1 8 65 Blue Moun tain Dig gin gs : We be will be sh lieve that ortly laid A new tow o u t by Mr U surveyor, nship rquart, th between T e Governm ylden and ent Blue Moun By this co tain dig gin urse aurife g s. rous groun for Courth d will be a ouse, Poli voided as ce Station communit sites etc., and y receive The references to early Trentham (in the box at right) the agricu the benefi their door. lt ural t o f having a It will be appeared in the Trentham Gazette of November 1937. township in the vic hamlet of at in ity of the Trentham. present li ttle So it would appear that Trentham was established so 25 Novem b er 1 8 6 3 that it lay between the gold bearing area to the south T h e T ownship o and the farming land to the north. f Newbury has been – Blue M appointed ountain G John Cook, Curator a place w oldfields Sessions hereat a will in futu Court of P re be held etty . This recog nition of th e Minister o importanc e of Newb f justice Editor’s note: John has also found intriguing evidence will be fo ury by the the Attorn llowed, w ey-Genera that “there is still a Wrigglesworth in Staffordshire e p re l sume, by naming o residents ne or tw of the n who is a surveyor. I can find no connection to our o e g ig e ntlemen, hbourhood Peace. We presume M as Justice man”. Could it be that Mr Wrigglesworth brought s of the r Shuter, th Blackwoo d, will pre e Police M side at the agistrate a memories of his hometown in naming Trentham? first meeti t The Trenth ng of the C am towns Many thanks to John for this titbit, and we look ourt. hip was the Police surveyed site was g forward to more comments in future Recorders. in 1864 azetted in buildings and 1865. And on the sit If you have a question for him, let us know. in 1866 th e a t from New 3 – 5 Cam e p Street w bury in 1 866 and ere moved 14 April 1 o pened for 866. business on

This was land between the Coliban River and Chanters Lane and south from the southern boundary of the Parish of Tylden and what is now Victoria Street and Pearsons Road. It was farming land and the blocks were from 99 to 505 acres in size.

Trentham Recorder  – Volume 19 Number 1  –  February 2018

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Bushfire season If you use “” you may have noticed that more newspapers come on line all the time. Recently published issues of the Kyneton Guardian and Kyneton Observer have given us more information about the early days of Trentham. Below is an account of one of the earliest bushfires that threatened to wipe out the fledgling township in December 1876. For today’s residents worried about Code Red days, we can see that Trentham is endangered by fires from both north and south. Note the accompanying damage to the economy of townsfolk and farmers. A few identifying notes have been added and the long article has been broken into paragraphs.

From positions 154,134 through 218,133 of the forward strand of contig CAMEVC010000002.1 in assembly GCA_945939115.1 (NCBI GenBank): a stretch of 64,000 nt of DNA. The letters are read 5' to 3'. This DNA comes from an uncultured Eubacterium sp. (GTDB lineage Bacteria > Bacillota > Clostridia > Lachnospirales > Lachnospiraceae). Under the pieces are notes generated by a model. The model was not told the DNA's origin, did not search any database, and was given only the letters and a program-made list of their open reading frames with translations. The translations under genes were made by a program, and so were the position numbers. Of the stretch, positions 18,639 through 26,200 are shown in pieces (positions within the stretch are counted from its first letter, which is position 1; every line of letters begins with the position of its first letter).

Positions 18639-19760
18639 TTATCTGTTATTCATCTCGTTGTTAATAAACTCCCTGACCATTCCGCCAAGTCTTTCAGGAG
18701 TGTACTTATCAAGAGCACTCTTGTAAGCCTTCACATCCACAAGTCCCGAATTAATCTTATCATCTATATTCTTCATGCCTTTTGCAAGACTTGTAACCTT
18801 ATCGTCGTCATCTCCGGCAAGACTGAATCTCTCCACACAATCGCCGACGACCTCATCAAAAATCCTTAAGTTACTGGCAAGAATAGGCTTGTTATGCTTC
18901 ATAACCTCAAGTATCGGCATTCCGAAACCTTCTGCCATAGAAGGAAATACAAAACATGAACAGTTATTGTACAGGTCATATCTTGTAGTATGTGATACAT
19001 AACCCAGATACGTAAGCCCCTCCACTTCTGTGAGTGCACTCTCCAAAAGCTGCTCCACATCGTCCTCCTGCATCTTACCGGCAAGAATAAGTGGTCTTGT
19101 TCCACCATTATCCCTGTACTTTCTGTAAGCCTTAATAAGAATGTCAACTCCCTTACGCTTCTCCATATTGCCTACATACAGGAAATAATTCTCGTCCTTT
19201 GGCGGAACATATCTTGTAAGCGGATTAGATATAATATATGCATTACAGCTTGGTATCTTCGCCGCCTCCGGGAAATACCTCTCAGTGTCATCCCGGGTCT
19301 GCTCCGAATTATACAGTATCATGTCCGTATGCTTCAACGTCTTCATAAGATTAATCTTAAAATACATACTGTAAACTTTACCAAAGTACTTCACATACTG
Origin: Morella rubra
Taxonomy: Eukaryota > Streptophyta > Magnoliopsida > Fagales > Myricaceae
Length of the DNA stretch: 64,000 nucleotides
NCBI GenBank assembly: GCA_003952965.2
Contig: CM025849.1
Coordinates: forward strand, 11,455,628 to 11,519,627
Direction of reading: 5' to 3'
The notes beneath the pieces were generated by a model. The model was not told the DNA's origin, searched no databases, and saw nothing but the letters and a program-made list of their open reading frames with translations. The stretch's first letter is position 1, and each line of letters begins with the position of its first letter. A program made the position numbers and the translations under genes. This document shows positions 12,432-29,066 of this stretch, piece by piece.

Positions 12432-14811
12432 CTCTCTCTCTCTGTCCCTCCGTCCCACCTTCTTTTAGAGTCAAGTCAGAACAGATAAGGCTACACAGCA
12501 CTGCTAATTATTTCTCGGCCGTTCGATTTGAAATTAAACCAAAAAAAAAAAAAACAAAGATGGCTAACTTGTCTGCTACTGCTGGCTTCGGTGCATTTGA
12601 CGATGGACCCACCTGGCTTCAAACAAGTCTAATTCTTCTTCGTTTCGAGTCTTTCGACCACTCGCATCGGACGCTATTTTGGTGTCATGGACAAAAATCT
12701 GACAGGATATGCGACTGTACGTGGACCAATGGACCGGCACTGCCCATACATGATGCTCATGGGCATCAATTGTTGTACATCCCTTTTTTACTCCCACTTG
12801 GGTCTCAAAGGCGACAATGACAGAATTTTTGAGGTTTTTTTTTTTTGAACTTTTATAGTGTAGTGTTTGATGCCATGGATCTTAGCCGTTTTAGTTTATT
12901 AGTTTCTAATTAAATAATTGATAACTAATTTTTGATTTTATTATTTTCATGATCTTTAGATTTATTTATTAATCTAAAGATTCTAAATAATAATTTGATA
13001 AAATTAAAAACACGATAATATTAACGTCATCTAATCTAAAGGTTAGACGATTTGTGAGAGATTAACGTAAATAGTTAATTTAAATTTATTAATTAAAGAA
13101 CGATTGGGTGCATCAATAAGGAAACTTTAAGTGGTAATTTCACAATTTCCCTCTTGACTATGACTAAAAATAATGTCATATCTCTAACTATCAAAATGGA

EXTENSIVE AND DESTRUCTIVE FIRES Monday evening The most venerable Blue Mountaineer does not remember any day that could compete with last Saturday, on the score of heat. The wind blew strongly from the north-west, and felt as if it emanated from a hot blast furnace, while the smell of fire impregnated the air to a most disagreeable extent. In the afternoon the devouring element came down on the township at racehorse speed, from the direction of the Union Saw Mill [Enders Bridge on the Daylesford Road], destroying on its course a considerable amount of fencing and crops, and all efforts to retard its advance were futile. Mr Fisher’s house on the west bank of Stoney Creek was burned to the ground, and the sparks from it falling on Mr Donaghy’s cowshed, set fire to that and other outbuildings, which were speedily consumed. The dwelling was only saved by almost superhuman exertions. Mr Drummond’s blacksmith shop [corner of High and Quarry Streets] likewise took fire, but fortunately very little damage was done to it. It was then discovered that the stables occupied by Mr Fox, almost in the heart of the township [either the stables at the Cosmo or Dashwood’s in High Street opposite] were in flame, and the small band of volunteer firemen had enough to do to save it. At this critical time the wind shifted, otherwise the whole village would have been levelled to the ground. A sharp attack of thunderstorm accompanied by a little rain cooled the air, but still the fire continued and seemed intent on more mischief. Too much praise cannot be given to Constable Webb, Messrs J.W.S.Wolff, Wm.Brown, Wm.Roach, H.Drummond, and others to whose meritorious exertions the safety of the township is mainly due. Not only did they display the most remarkable energy and pluck during the stifling heat and smoke of the day, but they remained up all night to guard against any fresh incursions that might be made by the enemy. Should this meet the eye of any of the police authorities, I trust they will take especial notice of the services of Constable Webb, whose conduct entitles him to more than mere recommendation. On the other side of Trentham towards Blackwood, the whole forest was in flames, the houses in Newbury having a narrow escape. I hear of two homesteads belonging to small farmers being burned. A great quantity of fencing has been destroyed, crops have suffered severely and an immense quantity of split timber which was lying in the bush ready for conveyance to market, has been reduced to ashes. While the young timber in the forest is totally destroyed as far as the fire extended. It is melancholy to look at the charred trunks of trees, thousands of which will never resume their foliage. How the fires originated is not known of course, as usual they were started by “nobody”, who deserves hanging if he could only be got hold of.